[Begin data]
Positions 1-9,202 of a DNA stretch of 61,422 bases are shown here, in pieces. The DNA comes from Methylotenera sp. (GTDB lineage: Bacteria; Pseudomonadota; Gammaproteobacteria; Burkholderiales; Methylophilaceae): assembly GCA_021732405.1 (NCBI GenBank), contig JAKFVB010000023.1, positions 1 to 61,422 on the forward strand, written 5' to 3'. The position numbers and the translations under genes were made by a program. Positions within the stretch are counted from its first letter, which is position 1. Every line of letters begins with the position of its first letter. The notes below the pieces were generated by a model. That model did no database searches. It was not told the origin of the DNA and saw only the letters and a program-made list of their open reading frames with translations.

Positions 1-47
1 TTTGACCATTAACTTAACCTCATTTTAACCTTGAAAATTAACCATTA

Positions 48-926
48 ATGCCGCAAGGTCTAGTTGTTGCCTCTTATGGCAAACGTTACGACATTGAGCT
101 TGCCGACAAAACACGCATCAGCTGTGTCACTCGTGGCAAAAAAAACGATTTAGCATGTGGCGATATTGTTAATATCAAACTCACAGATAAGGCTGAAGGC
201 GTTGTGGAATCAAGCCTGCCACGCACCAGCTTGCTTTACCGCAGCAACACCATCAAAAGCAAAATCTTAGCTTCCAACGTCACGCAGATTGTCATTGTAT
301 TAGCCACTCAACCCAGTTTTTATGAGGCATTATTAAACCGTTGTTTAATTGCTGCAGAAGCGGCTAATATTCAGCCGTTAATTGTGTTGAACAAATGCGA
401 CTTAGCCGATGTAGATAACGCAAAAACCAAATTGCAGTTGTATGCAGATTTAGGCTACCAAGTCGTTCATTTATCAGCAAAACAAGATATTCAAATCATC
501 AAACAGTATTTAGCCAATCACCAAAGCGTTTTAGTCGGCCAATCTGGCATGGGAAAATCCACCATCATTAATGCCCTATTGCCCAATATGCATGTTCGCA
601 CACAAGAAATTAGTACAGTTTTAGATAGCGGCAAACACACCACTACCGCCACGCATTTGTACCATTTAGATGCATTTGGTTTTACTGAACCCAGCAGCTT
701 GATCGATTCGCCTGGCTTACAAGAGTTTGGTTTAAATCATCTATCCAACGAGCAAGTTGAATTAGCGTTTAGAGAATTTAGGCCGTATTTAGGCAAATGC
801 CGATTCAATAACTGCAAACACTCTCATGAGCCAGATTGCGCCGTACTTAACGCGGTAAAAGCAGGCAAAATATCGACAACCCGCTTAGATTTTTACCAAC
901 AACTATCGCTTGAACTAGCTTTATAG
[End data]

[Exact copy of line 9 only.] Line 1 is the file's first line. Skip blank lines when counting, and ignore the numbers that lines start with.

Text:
401 CTTAGCCGATGTAGATAACGCAAAAACCAAATTGCAGTTGTATGCAGATTTAGGCTACCAAGTCGTTCATTTATCAGCAAAACAAGATATTCAAATCATC